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Table 3 Evidence table for randomized controlled trials of high- and acceptable quality stratified by condition

From: The global summit on the efficacy and effectiveness of spinal manipulative therapy for the prevention and treatment of non-musculoskeletal disorders: a systematic review of the literature

1st Author, Year, Study quality Participants, Case definition, Setting,
Number (n) enrolled
Interventions, Provider, Number (n) of subjects at baseline Control, Provider, Number (n) of subjects at baseline Follow-up Outcome measurements Results
Mean (95%CI)
Asthma
Balon 1998 [84]
Quality:
High Quality
Children, 7 to 16 yrs.; physician diagnosed mild or moderate asthma > 1 yr, use bronchodilator at least three times weekly, and confirmed by lung function testing.
Participants recruited through advertising.
Private chiropractic clinics in Ontario, Canada.
(n = 91)
SMT-HVLA determined and gentle soft-tissue therapy by chiropractor with usual medical care.
3x weekly for 4 weeks, 2x weekly for 4 weeks, then 1x weekly for 8 weeks, (range 20 to 36 Tx over 4-mths).
Chiropractors with 5 years of clinical experience
(n = 45)
Non-directional low amplitude, low velocity impulse to gluteals, scapulae and external occipital protuberance; and soft-tissue massage and gentle palpation; by chiropractor with usual medical care.
3x weekly for 4 weeks, 2x weekly for 4 weeks, then 1x weekly for 8 weeks, (range 20 to 36 Tx over 4-mths).
Chiropractors with 5 years of clinical experience
(n = 46)
2 and 4 mths Primary outcome: morning PEF prior to use of bronchodilator and frequency of morning PEF of < 85% of baseline.
Secondary outcomes: airway responsiveness; FEV1; daytime symptoms of asthma; need for inhaled beta-agonists; use of oral corticosteroids; Q of L; overall treatment satisfaction
Adverse events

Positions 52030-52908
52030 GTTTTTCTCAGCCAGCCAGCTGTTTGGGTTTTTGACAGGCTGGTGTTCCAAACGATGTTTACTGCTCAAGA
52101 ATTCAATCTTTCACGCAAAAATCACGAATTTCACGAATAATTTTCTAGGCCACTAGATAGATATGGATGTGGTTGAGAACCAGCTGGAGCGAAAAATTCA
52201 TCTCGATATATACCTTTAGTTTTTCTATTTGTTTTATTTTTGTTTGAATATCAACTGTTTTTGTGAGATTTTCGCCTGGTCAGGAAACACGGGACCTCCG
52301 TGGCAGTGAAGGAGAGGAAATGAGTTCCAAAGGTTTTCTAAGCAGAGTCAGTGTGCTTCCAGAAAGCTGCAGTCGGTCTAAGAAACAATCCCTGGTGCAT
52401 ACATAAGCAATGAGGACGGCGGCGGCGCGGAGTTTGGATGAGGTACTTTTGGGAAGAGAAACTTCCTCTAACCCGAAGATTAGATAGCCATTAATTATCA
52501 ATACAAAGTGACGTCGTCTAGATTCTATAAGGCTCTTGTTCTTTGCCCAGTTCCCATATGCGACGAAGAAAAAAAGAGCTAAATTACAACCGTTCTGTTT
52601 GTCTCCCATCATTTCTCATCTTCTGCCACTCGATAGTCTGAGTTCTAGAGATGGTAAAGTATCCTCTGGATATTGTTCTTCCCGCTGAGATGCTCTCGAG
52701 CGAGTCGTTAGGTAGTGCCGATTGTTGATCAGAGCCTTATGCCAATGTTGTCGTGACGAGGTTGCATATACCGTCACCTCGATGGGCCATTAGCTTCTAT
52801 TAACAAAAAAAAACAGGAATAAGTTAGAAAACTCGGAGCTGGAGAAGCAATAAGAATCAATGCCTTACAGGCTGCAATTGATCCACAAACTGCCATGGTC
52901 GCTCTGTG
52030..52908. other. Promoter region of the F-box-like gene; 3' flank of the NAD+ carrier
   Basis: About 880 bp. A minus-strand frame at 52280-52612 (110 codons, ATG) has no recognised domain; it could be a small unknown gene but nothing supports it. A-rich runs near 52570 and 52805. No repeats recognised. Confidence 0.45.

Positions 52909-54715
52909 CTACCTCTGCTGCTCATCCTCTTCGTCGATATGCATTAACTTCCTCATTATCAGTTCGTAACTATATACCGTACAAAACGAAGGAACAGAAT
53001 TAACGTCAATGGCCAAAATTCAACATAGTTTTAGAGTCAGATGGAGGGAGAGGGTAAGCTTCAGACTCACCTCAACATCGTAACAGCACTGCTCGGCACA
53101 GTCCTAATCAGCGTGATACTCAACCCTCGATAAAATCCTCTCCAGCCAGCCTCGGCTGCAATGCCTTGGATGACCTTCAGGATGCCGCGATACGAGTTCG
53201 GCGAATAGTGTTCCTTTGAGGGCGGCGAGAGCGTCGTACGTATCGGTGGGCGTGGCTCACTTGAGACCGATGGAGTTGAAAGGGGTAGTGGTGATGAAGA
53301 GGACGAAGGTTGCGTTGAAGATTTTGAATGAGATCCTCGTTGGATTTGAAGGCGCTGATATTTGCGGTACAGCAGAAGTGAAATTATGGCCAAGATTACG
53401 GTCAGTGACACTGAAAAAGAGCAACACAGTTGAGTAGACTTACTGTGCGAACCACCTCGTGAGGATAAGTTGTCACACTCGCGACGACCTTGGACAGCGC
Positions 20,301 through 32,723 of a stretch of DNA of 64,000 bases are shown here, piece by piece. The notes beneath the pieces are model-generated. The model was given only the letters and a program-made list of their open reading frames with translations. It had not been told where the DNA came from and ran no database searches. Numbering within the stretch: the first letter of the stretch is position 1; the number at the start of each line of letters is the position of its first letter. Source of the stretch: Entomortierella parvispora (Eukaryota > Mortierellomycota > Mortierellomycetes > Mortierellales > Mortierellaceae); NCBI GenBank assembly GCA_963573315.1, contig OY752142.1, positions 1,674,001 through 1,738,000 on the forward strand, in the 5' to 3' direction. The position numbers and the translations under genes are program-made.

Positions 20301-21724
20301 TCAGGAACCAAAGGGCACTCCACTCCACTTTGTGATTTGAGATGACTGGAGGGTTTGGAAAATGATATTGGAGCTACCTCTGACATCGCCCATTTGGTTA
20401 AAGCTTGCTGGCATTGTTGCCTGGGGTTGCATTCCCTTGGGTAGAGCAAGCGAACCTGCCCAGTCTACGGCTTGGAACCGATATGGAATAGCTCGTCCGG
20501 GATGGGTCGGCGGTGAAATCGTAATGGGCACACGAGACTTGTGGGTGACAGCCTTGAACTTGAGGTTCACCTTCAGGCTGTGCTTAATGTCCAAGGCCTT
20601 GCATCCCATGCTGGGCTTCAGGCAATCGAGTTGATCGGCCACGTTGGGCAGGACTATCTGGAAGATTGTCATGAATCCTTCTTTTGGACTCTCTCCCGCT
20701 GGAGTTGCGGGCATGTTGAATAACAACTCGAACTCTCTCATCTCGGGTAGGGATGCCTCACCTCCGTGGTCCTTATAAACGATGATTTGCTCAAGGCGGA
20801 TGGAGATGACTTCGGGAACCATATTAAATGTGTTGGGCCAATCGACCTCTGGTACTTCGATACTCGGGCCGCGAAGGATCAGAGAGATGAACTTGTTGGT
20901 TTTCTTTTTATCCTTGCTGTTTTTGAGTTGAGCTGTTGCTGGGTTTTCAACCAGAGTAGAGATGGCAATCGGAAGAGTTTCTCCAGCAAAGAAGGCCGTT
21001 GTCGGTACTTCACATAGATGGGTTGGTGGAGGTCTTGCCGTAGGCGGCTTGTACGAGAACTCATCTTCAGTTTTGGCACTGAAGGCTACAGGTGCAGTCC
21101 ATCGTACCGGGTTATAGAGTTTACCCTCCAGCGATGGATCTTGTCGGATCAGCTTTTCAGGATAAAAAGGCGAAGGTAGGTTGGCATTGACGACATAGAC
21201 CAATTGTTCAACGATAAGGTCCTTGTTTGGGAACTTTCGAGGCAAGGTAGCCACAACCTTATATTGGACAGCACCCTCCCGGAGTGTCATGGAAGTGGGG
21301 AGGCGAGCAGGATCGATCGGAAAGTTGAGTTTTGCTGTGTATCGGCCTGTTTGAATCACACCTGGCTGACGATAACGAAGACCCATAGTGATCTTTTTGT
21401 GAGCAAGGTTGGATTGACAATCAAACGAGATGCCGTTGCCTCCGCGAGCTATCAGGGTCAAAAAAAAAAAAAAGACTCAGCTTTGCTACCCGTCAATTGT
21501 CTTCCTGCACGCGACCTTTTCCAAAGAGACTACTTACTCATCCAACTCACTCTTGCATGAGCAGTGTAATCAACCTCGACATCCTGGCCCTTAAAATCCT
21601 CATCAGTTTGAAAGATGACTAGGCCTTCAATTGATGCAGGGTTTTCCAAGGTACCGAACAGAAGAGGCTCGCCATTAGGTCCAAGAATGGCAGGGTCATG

NS between group differences
2 mths (mean between group differences):
PEF (% baseline): 2.1 (−3.9, 8.0)
FEV1(liters): − 0.28 (− 0.61, 0.05)
Overall Q of L: 0.29 (− 0.10, 0.69)
 Activity: 0.34 (− 0.13, 0.81)
 Symptoms: 0.29 (− 0.21, 0.78)
 Emotions: 0.26 (− 0.14, 0.66)
Change in symptoms: p = 0.59
Use of Beta-agonists: p = 0.55
4 mths (mean between group differences):
PEF: − 0.7 (− 6.7, 5.3)
FEV1(liters): − 0.28 (− 0.61, 0.04)
Overall Q of L: 0.32 (− 0.12, 0.75)
 Activity: 0.42 (− 0.10, 0.93)
 Symptoms: 0.15 (− 0.39, 0.69)
 Emotions: 0.29 (− 0.15, 0.73)
Change in symptoms: p = 0.84
Use of Beta-agonists: p = 0.35
Between group differences in days with PEF < 85%: − 2.9 (− 11.1, 5.3)
Mean satisfaction-Intervention: 6.22/7.0
Mean satisfaction-Control: 6.46/7.0
No adverse events, apart from exacerbations of asthma.
Infantile Colic
Olafsdottir 2001 [87]
Quality:
Acceptable
Infants (born at term with a birth weight > 2.5 Kg; appropriate gain in weight, height and head circumference) recruited in Bergen, Norway from public health clinics the paediatric outpatient clinic at the University Hospital, general
practitioners, chiropractors, and from direct referrals from parents who were informed
about the project at the maternity units in Bergen and by the media from April 1998 to December 1999.
Infantile colic defined as ≥3 h crying/day, 3 days per week for the last 3 weeks.
(n = 100)
SMT and mobilization determined by treating chiropractor by areas of dysfunction identified by palpation; dysfunctional articulations manipulated and mobilized using light fingertip pressure.
Counselling and support on feeding, baby care, and family interaction.
3 sessions with intervals of 2–5 days over 8 days by a licensed chiropractor
(n = 46)
Infants held by a nurse for 10 min (the approximate time of treatment) after being partially undressed in a similar way as treated infants.
Counselling and support on feeding, baby care, and family interaction.